Using 'this' in default parameters
Tab Atkins Jr.
jackalmage at gmail.com
Tue Feb 9 19:24:26 UTC 2016
On Sun, Jan 31, 2016 at 3:59 PM, Bergi <a.d.bergi at web.de> wrote:
> Jason Orendorff wrote:
>> On Fri, Jan 29, 2016 at 8:14 AM, ` Mystery . <mystery.wd at gmail.com> wrote:
>>> IMHO I don't think the default parameters should be evaluated within the
>>> context of the function being called, at least not while it's outside of
>>> function body's region...... Is there a specific reason to do that, or
>>> just a design preference?
>> Sure, there is a reason: it's about how defaults are used.
>> Most defaults are probably constants or empty objects. Those don't
>> need to refer to any variables at all, so we can set them aside.
> Well, primitive-valued constants are fine. But if you have an empty object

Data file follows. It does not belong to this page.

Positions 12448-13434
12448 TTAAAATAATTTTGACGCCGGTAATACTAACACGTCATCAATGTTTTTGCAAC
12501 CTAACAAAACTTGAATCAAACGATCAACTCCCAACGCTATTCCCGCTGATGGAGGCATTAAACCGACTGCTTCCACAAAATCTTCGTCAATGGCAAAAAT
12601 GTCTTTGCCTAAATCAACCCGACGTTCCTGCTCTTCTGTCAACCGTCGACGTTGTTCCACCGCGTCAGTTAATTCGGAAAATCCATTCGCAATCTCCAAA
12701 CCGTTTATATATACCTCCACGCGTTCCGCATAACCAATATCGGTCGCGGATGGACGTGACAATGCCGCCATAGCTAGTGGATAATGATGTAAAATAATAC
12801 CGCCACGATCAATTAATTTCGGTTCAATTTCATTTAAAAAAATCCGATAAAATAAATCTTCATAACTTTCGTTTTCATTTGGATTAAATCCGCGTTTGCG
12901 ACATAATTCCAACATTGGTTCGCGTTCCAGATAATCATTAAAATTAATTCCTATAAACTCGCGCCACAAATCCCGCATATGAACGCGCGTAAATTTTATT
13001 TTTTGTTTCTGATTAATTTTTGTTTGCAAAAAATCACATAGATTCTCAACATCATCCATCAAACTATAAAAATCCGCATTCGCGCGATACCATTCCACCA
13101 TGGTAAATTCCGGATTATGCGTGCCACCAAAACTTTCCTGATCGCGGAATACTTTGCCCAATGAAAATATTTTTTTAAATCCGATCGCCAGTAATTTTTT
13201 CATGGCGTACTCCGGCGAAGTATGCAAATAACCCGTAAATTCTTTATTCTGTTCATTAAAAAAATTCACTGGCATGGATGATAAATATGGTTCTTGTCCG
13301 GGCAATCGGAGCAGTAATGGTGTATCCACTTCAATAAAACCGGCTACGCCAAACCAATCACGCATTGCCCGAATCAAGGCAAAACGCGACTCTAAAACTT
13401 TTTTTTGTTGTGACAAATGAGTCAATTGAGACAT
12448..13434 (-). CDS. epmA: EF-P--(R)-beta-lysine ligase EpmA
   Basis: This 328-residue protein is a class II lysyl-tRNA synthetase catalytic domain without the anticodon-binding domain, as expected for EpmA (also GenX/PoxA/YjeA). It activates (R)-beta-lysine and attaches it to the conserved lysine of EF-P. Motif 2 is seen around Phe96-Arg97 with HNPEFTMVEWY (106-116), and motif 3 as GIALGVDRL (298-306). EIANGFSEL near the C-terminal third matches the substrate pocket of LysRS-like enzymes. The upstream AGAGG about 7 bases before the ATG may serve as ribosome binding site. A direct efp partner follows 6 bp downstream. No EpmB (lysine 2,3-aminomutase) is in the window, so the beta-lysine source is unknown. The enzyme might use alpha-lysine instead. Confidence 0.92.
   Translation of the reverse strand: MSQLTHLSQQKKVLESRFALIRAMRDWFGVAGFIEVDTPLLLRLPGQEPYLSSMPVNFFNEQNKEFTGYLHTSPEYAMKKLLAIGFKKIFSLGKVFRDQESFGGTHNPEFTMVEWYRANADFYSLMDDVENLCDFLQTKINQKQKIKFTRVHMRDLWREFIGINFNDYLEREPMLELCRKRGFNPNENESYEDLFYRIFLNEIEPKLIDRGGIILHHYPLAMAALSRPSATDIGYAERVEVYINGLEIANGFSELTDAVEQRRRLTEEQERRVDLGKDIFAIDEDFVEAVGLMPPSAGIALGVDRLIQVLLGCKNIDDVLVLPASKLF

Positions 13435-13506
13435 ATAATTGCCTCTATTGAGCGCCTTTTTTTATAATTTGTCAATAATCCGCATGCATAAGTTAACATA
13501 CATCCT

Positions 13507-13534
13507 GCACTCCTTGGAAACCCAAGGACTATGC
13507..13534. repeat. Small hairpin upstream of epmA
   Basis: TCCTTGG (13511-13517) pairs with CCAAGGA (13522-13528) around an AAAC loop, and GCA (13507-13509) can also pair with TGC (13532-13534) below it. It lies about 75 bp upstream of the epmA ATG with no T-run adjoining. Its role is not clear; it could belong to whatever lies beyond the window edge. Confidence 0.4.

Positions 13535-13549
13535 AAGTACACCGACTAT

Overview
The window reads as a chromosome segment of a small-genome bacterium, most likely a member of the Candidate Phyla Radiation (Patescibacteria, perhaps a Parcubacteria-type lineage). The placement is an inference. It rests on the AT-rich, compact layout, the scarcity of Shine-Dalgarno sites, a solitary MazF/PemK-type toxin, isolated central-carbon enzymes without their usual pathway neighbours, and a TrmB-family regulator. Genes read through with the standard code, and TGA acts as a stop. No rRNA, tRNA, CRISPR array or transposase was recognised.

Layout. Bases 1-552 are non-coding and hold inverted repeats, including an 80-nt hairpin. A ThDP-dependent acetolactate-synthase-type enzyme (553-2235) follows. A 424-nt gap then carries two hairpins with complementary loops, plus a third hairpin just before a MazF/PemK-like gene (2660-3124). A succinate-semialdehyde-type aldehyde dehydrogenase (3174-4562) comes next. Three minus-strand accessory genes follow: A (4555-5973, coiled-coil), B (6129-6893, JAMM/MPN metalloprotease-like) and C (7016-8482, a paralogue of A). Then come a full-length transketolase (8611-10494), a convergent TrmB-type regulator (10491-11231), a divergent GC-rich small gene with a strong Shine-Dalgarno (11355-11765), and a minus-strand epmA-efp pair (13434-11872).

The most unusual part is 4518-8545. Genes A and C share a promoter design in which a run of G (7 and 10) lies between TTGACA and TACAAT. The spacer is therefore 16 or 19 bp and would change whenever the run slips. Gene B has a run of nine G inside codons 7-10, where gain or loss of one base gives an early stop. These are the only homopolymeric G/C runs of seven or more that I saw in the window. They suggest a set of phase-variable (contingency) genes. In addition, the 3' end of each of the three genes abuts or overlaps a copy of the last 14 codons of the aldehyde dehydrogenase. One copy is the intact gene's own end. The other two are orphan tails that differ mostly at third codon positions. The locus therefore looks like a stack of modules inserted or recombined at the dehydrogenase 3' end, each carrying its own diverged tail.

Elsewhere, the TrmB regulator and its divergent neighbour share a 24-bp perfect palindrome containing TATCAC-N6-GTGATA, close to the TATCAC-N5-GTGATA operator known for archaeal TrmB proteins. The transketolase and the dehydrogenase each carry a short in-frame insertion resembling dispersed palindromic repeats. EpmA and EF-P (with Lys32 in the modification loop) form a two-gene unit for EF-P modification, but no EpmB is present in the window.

> constant, which is statically attached to the function instance instead of
> being re-evaluated at every call, that would surely cause enough havoc
> already :-)
I was about to send almost this exact reply. ^_^ This is actually
*very* important, and can't be set aside - Python got it wrong, which
is why if you want an argument to default to an empty list, for
example, you have to do:
# or any sentinel value, but None is almost always usable
if bar is None:
bar = 
Otherwise you get a single array created at function definition time
and shared by all calls that default that parameter. ^_^ JS made the
right ergonomic decision for this, but of course some use-cases are
negatively affected in the trade-off, but none of them are made
impossible, or even difficult, as several people in this thread have
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